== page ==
265      I cut down its splendid orchards, I cut down great quantities of its vines, I made an end of its drinking.

266      The great forests, which were as dense as great reed (marshes), —their trees I cut down, and laid waste its plain.

267      All of its cut-down tree trunks I gathered like the debris of a hurricane and set them on fire.

268      146 cities of their neighborhood I set aflame like brush and made their smoke cover the face of heaven like a hurricane.

269      From the strong cities of the land of Sangibutu I departed, to the district of Armarilî I drew near.

(Zimansky)  (Levine)

270      Bubuzi, the fortress, Hundur, which is surrounded by two walls, in front of (each) tower, tubalu's were constructed in the moat(?)—,

271      Alê, Sinishpalâ, Siniunak, Arna, Sharni,

272      7 strong cities, together with 30 cities of their neighborhood, which lie at the foot of Mount Ubianda,

273      I destroyed totally, and leveled to the ground. The beams of their roofs I set on fire and made like flame.

274      Their overflowing (heaped-up) granaries I opened and let my army devour great quantities of their unmeasured barley.

275      The harvest, the support of its people, and the chaff (stubble?), the 'life' of its cattle, I burned like brush, and made its plain a barren waste.

276      Their orchards I cut down and their forests I felled. All of their tree trunks I gathered into heaps and set on fire.

277      On my march I came to Arbu, the city of the father's house of Ursâ, and Riar, the city of Ishtar-dûri.

278      7 cities of their neighborhood in which dwell his brothers, his royal seed, (with) strong defenses,

279      —those cities I destroyed, I leveled to the ground. The temple of Haldia, his god, I set on fire like brush and destroyed his shrine (sanctuary).

280      From Armarialî I departed. Mount Uizuku, the pine mountain, whose core is breccia, I crossed; to the land of Aiadi I drew near.

281      Anzalia, Kuaiain, Kallania, Bitâ, Aluarza, Kiuna, Allî,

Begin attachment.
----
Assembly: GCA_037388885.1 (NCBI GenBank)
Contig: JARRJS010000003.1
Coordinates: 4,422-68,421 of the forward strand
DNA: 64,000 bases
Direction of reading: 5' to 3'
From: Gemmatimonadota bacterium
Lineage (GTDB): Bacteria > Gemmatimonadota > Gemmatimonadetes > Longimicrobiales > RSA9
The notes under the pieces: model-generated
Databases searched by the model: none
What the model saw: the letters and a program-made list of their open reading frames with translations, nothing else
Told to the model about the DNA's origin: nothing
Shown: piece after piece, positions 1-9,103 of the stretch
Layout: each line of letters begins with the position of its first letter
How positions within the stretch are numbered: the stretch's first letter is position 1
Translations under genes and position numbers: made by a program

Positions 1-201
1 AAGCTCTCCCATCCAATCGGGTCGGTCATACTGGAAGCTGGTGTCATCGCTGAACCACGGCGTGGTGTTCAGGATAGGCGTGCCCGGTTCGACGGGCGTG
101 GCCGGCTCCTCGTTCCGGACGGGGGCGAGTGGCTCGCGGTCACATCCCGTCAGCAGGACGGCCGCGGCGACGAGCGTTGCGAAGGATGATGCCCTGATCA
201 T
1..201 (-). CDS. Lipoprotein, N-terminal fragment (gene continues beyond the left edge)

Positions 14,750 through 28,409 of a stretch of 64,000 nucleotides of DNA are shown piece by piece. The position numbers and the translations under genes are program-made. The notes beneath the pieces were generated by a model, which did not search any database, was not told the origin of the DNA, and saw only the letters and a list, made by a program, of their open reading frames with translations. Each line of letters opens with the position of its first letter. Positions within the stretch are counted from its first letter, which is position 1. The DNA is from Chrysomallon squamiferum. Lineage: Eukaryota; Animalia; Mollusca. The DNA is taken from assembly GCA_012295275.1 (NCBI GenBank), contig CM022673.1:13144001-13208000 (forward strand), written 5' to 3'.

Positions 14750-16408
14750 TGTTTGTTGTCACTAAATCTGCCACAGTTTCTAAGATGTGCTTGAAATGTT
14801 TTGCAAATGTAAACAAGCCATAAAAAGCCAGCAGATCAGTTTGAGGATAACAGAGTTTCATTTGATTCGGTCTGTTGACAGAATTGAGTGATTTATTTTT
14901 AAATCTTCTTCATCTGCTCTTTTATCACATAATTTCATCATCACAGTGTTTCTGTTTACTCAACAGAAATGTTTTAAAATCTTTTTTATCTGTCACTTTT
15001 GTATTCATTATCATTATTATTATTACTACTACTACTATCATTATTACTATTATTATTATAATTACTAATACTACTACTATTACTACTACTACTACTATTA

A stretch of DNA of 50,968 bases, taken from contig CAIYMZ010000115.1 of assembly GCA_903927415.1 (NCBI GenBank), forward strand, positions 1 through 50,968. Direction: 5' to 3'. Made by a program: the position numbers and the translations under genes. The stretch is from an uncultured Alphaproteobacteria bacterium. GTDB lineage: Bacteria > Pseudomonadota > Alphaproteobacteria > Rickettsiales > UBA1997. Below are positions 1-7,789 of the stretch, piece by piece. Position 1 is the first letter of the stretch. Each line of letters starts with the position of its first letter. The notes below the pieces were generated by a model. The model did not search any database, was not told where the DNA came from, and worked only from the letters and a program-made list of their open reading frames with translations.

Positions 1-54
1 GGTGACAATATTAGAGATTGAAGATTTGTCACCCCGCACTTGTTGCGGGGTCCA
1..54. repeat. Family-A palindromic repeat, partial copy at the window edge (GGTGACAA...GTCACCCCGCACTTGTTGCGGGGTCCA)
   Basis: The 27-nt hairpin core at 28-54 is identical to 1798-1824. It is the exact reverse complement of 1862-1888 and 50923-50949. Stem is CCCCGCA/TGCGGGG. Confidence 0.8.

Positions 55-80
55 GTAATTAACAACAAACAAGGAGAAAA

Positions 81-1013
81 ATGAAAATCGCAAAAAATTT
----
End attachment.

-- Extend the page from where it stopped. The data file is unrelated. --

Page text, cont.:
282      Arzugu, Shikkanu, Ardiunak, Daiazuna, Gêta, Bâniu,

283      Birhiluza, Dêzizu, Dilizia, Abaindi, Duain, Hasrana,

284      Parra, Aiasun, Aniashtania, Balduarza, Sharuardî,

285      Shumattar, Shalzî, Albûri, Sikarra, the old Uaiais,

286      —30 of its strong cities, which line the shore of the terrible sea, at the foot of great mountains, and all stand out like boundary stones:

287      Argishtiuna, Kallania, its strong fortresses, erected among them,

288      shining above Mount Arsidu and Mount Mahunnia, like stars, —their foundation walls were visible to a height of 240 cubits;

289      his warriors, his picked troops, powerful in battle, bearing shield and lance, the defense of his land, were stationed therein;

290      they saw the overthrow of Armarialî, their neighboring province, and their legs trembled.

291      They abandoned their cities with their possessions and fled like birds into the midst of those fortresses,

292      I sent up large numbers of troops against their cities and they carried off large quantities of their property, their goods.

293      Their strong walls, together with 87 cities of their neighborhood, I destroyed, I leveled to the ground.

294      I set fire to the houses within them, and made the beams of their roofs like flame.

295      Their heaped-up granaries I opened and let my army devour unmeasured quantities of barley.

296      Their orchards I cut down, their forests I felled; all their tree trunks I gathered together and set them on fire.

297      From the land of Aiadi I departed, the rivers Alluria, Kallania and Innai I crossed.

298      To the district of Uaiais, his mainstay, on the lower border of Urartu and on the Nairî-frontier, I drew near.

299      Uaiais, his stronghold, his great fortress, which was stronger than any other (lit., all) of his fortresses and whose workmanship was exceedingly skilfully carried out,

(Thureau-Dangin) (Lehmann-Haupt) (Zimansky) (Levine)

300      —his powerful fighters, the spies who brought in the news of the lands round about, were settled therein;

301      the district-governors, together with their retinues he brought up into it and kept (his) fighters safe behind its mighty wall.

302      I took that fortress from the rear, its warriors I slaughtered in front of its gate like lambs.

303      Its orchards I cut down, its forests I felled, all of its severed tree trunks I gathered together and set them on fire.

304      Barzuriani, Ualtukuia, Kutta, Kippa, Asapâ,

305      5 mighty walled cities, together with 40 cities of their neighborhood, I set on fire.

306      From Uaiais I departed, to the district of Ianzû, king of the Nairî-land, I drew near.

307      Ianzû, king of Nairî, came to meet me from Hubushkia, his royal city, a distance of 4 bêru, and kissed my feet.

308      His tribute, —horses broken to the yoke, cattle and sheep, I received from him in Hubushkia, his city.